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Virender Kapoor | May 09, 2005
Speculation is rife in Congress circles about an impending reshuffle of the Union Cabinet.
Sometime later this month Prime Minister Dr Manmohan Singh is expected to change and chop a few ministerial heads in the light of their performance in the last one year of the United Progressive Alliance government.
Though opinion on the fate of Minister of State for Tourism Renuka Choudhary is divided, there is a strong possibility of the old Gandhi family retainer Captain Satish Sharma being inducted into the Cabinet.
Sharma finds himself in the clear following a government order barring the Central Bureau of Investigation from pursuing investigations or filing an appeal against his acquittal in the Supreme Court.
But because incumbent Petroleum Minister Mani Shankar Aiyar has acquitted himself reasonably well in his second charge -- his substantive charge initially was that of the panchayat portfolio -- there is little chance of the captain being brought back to petroleum.
In some Congress quarters, there was talk of him being given an equally lucrative charge of the urban welfare ministry. Why should Ghulam Nabi Azad surrender the milch cow without a fight remains unclear. A public interest litigation to stall Sharma's induction, however, cannot be ruled out.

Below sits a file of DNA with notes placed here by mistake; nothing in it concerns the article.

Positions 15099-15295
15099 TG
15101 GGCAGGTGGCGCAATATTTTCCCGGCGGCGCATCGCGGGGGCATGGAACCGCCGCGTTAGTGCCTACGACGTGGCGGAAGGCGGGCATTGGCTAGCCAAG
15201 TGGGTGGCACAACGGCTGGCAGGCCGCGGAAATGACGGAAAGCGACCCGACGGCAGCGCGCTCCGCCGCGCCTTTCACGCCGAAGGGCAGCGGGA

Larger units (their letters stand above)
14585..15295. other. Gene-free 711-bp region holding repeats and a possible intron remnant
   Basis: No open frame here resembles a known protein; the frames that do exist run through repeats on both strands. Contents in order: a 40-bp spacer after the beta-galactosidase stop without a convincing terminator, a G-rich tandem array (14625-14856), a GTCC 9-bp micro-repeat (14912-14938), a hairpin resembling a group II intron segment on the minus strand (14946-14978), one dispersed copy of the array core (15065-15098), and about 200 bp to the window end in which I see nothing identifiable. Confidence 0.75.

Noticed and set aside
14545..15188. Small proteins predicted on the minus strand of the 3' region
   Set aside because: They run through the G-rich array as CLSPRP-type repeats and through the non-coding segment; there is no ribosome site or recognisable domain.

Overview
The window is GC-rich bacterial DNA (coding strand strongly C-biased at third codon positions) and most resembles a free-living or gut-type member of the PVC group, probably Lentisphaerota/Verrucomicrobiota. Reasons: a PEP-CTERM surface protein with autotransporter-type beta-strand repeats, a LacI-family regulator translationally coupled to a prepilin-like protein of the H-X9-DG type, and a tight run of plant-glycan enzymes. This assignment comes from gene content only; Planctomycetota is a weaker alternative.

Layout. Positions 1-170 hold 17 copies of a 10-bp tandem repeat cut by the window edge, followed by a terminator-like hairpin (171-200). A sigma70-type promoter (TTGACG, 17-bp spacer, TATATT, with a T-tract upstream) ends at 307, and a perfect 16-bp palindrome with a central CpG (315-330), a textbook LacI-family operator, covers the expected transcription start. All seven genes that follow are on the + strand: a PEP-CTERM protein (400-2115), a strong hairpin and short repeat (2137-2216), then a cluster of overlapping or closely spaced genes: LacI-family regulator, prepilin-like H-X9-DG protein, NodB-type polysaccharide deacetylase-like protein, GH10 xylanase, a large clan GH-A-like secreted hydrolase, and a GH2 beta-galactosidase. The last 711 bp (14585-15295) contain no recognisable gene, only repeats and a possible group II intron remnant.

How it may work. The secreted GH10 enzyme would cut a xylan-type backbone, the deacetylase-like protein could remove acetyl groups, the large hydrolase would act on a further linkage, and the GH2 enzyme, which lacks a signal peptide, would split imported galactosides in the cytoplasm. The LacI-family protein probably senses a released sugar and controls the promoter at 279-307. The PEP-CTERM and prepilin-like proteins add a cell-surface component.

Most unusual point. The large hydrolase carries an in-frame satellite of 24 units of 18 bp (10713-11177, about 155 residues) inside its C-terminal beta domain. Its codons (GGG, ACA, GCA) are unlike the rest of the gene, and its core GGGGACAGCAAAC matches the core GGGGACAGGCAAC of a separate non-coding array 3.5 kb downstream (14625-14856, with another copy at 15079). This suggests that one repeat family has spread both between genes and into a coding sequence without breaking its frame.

Shivraj Patil has not exactly covered himself with glory as the country's home minister. At one stage there was a move to shift Pranab Mukherjee from defence to home.
Following the first affidavit in the Supreme Court clearing Mukherjee's predecessor George Fernandes of wrongdoing in arms purchases during the National Democratic Alliance regime, 10, Janpath (Congress President Sonia Gandhi's home) has demonstrably cooled off towards Pranabda. As a result, he may not be promoted to home.
Instead, it is P Chidambaram who might go back to home, this time as a full-fledged Cabinet-ranked minister.
In the Rajiv Gandhi government, Chidambaram was a minister of state for internal security under the stewardship of then home minister Buta Singh.
Chidambaram has several detractors in top echelons of the Congress. Even Sonia is not enamoured of him. It is public knowledge that he owes his present job to Dr Singh.
With 'heavyweights' such as Mukherjee and Human Resource Development Minister Arjun Singh ruled out for the tough job, Chidambaram's shift to home cannot be ruled out, especially when the Leftists disapprove of his economic policies.
If Chidambaram moves to home, the buzz in ruling party circles is that the prime minister may still like to bring in an expert to head the finance ministry.
The name of former Reserve Bank of India governor Dr C Rangarajan, who now heads the prime minister's economic advisory council, is being discussed.
But given the pulls and pressures of power politics, some or all of the changes speculated above might not fructify into reality.
For, till the very last minute, the prime minister and Sonia have to reckon with various imponderables contingent upon a major Cabinet reshuffle.
Another election soon?
According to senior Congressmen, who are known to enjoy the confidence of Sonia Gandhi, a general election sometime later this year cannot be ruled out.
And credence to this theory has been lent by none other than Union Minister for Steel, Chemicals and Fertilisers Ram Vilas Paswan.